If I learned any cognitive psychology in my school of ed days, I sure don't remember it today. I recall an EdPsych class, sure. I can picture the textbook still.
But the thing is, none of it seemed especially relevant to the problems I had to start solving as a student teacher. Problems like:
- How do you manage unruly classrooms?
- How do you design and facilitate a functional unit or lesson?
- How do you help students who are deeply unmotivated?
- How do you prioritize your non-instructional time so as to avoid workaholism?
These problems, in all their tangly thorniness, quickly became my obsessions. And rightly so. These are the problems that, left unsolved, drive droves of teachers from the profession each year.
But as my writing practice grew, I began solving these things.
- I got my classroom management under control, thanks to folks like Lynsay Fabio and Michael Linsin. This work culminated in the Classroom Management Course.
- I started figuring out simpler ways to think through units, lessons, and instruction reducing my most important work down to the “things” in These 6 Things.
- I dove deep into the research on student motivation, developing the Five Key Beliefs framework that I teach in my Student Motivation Course, The Will to Learn, and the Teacher Credibility Mini-Course.
- I apprenticed myself to various disciplines for time management, which I share in the Teacher Time Management Mini-Course.
But as I was doing all of this, a common through line in all of it was this topic I had underestimated (or maybe not encountered) in my school of ed days: cognitive science.
In all of these problem areas that I worked through, basic principles of learning were a consistent throughline.
Understanding how working memory works, for example — that's critical for classroom management, critical for student engagement, critical for helping kids grow in Efficacy. If you don't “get” the limitations of student working memory, you'll needlessly frustrate and demotivate them. You'll reach only some of them. And you'll wonder, Why?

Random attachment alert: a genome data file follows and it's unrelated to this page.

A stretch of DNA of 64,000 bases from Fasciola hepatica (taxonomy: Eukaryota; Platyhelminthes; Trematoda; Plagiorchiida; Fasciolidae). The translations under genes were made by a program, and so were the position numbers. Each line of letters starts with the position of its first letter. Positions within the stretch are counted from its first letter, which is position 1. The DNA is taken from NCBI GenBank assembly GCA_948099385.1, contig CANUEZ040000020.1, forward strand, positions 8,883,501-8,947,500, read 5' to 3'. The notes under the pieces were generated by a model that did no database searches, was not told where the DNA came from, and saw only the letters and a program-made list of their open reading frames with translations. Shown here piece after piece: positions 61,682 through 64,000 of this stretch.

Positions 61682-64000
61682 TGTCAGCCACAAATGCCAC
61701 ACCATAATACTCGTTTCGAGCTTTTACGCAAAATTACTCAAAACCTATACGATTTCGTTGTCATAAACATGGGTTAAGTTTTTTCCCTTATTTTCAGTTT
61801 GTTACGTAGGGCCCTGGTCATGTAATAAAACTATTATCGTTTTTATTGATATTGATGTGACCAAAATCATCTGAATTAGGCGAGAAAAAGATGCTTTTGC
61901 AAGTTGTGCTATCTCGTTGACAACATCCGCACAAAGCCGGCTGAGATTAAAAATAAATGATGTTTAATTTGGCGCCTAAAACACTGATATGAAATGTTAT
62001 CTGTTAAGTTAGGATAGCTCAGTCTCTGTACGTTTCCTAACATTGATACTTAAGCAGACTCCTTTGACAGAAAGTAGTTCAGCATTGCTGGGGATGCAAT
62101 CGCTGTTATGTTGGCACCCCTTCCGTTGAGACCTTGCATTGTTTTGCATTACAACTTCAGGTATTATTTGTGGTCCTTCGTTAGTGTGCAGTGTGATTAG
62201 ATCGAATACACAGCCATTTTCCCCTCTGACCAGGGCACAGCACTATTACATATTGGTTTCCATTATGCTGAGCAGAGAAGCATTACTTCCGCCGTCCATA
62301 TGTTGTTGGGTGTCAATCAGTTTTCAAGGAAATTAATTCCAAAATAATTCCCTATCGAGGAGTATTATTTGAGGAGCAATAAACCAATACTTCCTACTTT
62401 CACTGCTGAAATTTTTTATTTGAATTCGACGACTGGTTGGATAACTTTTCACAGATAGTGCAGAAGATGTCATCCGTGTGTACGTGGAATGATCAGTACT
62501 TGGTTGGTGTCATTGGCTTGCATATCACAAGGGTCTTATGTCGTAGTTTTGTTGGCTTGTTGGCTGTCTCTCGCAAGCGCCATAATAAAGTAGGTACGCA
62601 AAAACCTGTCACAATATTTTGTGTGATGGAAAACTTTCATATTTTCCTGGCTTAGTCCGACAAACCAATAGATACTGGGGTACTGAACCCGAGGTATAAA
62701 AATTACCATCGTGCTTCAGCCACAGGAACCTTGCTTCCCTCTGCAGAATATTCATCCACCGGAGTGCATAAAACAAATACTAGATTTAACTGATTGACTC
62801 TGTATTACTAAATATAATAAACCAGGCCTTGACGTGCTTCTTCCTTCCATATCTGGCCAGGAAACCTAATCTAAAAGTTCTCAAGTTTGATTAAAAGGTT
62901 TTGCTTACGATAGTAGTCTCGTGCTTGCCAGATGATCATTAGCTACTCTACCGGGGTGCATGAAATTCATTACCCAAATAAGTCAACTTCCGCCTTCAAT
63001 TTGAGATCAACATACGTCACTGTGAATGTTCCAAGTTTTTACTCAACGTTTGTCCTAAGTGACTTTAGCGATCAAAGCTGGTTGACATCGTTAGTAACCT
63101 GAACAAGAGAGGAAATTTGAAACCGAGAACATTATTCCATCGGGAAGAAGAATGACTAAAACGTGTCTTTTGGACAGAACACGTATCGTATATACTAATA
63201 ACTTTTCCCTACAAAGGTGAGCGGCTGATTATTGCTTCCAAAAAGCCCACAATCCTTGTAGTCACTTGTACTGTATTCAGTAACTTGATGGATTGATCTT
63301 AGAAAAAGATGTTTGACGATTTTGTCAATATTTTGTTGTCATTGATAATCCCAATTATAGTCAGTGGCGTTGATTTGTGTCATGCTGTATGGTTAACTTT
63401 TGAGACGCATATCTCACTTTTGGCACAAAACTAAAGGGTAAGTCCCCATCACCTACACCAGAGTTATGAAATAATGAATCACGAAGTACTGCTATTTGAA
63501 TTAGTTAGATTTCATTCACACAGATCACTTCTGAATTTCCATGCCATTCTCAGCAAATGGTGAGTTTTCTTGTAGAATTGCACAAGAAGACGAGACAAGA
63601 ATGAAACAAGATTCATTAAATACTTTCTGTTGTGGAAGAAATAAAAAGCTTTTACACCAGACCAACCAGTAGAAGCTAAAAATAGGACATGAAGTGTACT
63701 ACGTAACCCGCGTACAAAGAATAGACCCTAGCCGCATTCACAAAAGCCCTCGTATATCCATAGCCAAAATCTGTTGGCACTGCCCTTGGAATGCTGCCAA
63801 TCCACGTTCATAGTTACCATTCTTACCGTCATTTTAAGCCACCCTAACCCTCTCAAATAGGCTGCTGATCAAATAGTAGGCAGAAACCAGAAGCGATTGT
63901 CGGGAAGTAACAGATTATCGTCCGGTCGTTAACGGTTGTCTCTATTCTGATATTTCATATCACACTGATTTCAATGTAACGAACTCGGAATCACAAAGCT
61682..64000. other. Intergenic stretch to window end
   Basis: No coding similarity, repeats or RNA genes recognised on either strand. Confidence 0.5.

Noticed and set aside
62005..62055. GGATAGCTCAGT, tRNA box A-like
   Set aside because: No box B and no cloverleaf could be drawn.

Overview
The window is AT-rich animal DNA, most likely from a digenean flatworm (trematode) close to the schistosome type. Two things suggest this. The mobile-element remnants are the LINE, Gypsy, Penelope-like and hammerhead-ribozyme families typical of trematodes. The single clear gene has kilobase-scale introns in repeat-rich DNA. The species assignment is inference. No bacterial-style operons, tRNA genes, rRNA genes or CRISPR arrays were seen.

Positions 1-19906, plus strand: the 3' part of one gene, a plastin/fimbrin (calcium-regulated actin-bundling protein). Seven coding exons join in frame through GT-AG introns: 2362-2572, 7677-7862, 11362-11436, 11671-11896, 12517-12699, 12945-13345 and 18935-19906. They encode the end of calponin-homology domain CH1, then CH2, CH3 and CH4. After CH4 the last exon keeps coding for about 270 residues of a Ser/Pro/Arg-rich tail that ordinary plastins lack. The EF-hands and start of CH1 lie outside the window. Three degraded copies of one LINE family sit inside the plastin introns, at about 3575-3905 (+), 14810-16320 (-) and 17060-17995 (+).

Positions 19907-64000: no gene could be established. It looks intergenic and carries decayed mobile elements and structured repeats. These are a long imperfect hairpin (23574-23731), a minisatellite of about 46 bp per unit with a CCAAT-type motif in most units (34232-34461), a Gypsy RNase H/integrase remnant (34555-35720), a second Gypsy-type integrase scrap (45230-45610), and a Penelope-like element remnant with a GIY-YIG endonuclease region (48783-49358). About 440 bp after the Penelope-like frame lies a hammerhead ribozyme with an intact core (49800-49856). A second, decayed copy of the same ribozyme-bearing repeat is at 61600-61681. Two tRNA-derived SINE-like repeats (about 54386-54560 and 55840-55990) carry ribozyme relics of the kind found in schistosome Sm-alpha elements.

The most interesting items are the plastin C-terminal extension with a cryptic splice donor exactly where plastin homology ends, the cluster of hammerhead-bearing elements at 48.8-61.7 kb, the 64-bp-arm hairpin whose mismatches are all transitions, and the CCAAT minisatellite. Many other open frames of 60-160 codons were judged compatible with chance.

And then there's the way long-term memory works. Basically, it's the closest thing us humans have to a superpower. It's the *why* behind all intellectual and creative achievements we've made since we started farming those thousands of years ago.
But what methods work best for helping our students develop robust knowledge bases in our content areas? Here again, I found that cognitive science had developed hard-and-fast answers that I was clueless about as an early career teacher.
I could go on and on — and in the next few weeks worth of blog posts, I will.
But at the same time, today I'm unveiling a BIG DEAL announcement: very soon, I'll be opening my first new comprehensive course in over five years.
Starting November 15, enrollment opens for the Principles of Learning Course, the latest from the mad scientist mind that you've come to know as your colleague, DSJR.
For now, I'll give you these details:
- I've taken all the science and reduced it into the 10 timeless principles that help me most as an educator.
- For each principle, I'll unpack three practical and powerful classroom applications that can be applied intelligently across the content areas.
- The first cohort will be open to only 250 folks, and those folks will receive an exclusive discount on the course's price.
- The list price of the course will be $249 per person, but folks in the first cohort will only pay $199.
- Registering for the course gives you lifetime, asynchronous access to all the lessons.
- As always, it's made by a teacher — me — for colleagues like you.
Here's the teaser video:
More to come.
P.S. If you want first dibs on one of those 250 spots, put your best email here. You'll get a 24-hour head start when course registration opens, putting you at the front of the line.